Genius Advertising

As anyone who knows me knows I hate advertising. Well okay that’s not entirely true. I hate when advertising ruins the experience or when advertising becomes more imprtant than the content.
Anyway advertising rant over – more to come when I don’t work where I work now.
Anyway AOL Pictures and presumably the rest of the internet are showing the following advert for a new ITV show. It starts with Mike and inviting you to see what else he is wearing…
Then we get to see what he is wearing…
mike 2
And then the prompt for the show…
trinny and susannah
The bit thatmakes me laugh though is that when you see Mike in his pants they look very similar to the ones that American Apparel make and that most of the gay stores in London sell as fashion.

AOL Pictures

Techcrunch is bemoaning AOL Pictures relaunch. I think they are missing something though.

Flickr, photobucket, bubbleshare and others may well look slicker and have more intuitive UI but they simply do not have the userbase potential AOL has from the start.

You simply wouldn’t get the gems shown here on bubbleshare et al.
halloween dogs towel art flashing picture
Not to mention the people who simply don’t get the point of tags.
love u mum we always miss ya is not a tag!

More on AOL Search

Over at aolstalker.com they have done an interesting analysis of the clickthru from the AOL search data that was released last week to the fury of privacy rights campaigners and users.

A whopping 47% of searches failed to reult in a click thru to a result.
I have to say I’m sure this is no lower than the click thru on most internet banners which cost far more to run. Who actually clicks on those flashing banners anyway?


The Electronic Frontier Foundation (EFF) is asking the U.S. Federal Trade Commission (FTC) to force AOL to help the people whose search records it recently released.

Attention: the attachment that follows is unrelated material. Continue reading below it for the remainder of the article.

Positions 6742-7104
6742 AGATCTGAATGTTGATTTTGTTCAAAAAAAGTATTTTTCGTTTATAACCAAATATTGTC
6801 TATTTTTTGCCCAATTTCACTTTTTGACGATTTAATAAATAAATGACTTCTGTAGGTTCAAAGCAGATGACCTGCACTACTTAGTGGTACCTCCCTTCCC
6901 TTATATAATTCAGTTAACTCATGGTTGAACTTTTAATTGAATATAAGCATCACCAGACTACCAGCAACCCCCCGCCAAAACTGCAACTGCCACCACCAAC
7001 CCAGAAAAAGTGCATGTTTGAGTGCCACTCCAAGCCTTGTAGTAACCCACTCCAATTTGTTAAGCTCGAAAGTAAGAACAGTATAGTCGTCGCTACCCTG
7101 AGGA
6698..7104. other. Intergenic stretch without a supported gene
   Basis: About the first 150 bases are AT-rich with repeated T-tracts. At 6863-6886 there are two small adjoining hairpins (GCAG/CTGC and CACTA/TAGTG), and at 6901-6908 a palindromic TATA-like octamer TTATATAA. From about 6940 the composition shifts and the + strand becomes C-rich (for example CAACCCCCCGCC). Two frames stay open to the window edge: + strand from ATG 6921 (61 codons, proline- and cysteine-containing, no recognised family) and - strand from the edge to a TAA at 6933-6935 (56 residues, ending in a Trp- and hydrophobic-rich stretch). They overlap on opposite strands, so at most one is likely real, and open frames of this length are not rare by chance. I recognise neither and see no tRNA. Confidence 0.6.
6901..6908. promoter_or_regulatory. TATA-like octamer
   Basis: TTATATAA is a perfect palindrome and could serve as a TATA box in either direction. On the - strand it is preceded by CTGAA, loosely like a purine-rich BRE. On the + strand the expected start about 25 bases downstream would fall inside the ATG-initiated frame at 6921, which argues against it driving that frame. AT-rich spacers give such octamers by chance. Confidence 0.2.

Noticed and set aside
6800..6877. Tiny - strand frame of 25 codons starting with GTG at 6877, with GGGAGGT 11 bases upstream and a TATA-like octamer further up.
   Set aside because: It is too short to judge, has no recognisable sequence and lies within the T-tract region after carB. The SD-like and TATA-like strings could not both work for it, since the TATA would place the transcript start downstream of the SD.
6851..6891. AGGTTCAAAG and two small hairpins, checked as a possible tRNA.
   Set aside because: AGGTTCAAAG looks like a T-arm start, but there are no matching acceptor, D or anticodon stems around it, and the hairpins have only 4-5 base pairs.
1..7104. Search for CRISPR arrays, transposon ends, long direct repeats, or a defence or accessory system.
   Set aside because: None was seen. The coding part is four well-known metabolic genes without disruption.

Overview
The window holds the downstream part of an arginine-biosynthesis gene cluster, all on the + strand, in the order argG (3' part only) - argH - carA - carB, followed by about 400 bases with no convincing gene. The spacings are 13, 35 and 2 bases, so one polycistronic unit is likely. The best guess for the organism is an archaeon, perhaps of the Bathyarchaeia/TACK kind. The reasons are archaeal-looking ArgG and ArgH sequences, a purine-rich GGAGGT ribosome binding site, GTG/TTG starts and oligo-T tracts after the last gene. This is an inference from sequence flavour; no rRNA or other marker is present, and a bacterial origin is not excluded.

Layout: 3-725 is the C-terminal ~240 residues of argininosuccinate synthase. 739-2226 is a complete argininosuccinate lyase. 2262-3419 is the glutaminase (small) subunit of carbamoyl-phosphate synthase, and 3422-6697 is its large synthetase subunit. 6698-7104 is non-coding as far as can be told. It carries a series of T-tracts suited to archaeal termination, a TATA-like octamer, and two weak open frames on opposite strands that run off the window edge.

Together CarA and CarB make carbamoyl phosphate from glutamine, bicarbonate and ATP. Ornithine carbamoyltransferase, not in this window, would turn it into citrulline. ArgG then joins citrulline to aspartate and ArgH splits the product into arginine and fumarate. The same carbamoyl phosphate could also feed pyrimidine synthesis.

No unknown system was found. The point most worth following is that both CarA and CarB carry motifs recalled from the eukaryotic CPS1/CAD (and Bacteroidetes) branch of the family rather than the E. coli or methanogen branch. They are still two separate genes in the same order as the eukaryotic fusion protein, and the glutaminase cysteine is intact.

In a complaint filed Monday, the EFF requests that the FTC investigate the incident and have AOL notify, via electronic and postal mail, all affected persons that their search results were released.

AOL should also pay for at least one year of credit monitoring service for each person, because the release of the records puts these people at risk for identity theft, the EFF charges. The EFF is a nonprofit organization focused on protecting civil liberties in technology contexts, such as computing and the Internet.

More at Macworld


So want to know what people are seaching for? Well okay people using AOL are searching for.
Interestingly the outrage caused by this lapse in privacy by making this information available (and if you have no idea what I am talking about there is a link here) is nothing compared to the other information you can gleen from this data.

AOL Search is powered by google. It’s branded as such. Yet there are over 180,000 searches for … google or it’s varients.

Useful links
New York Times article
AOL Search Database
AOL Search Logs
Black Box Search – Anonymous proxy searching for Google, MSN and Yahoo!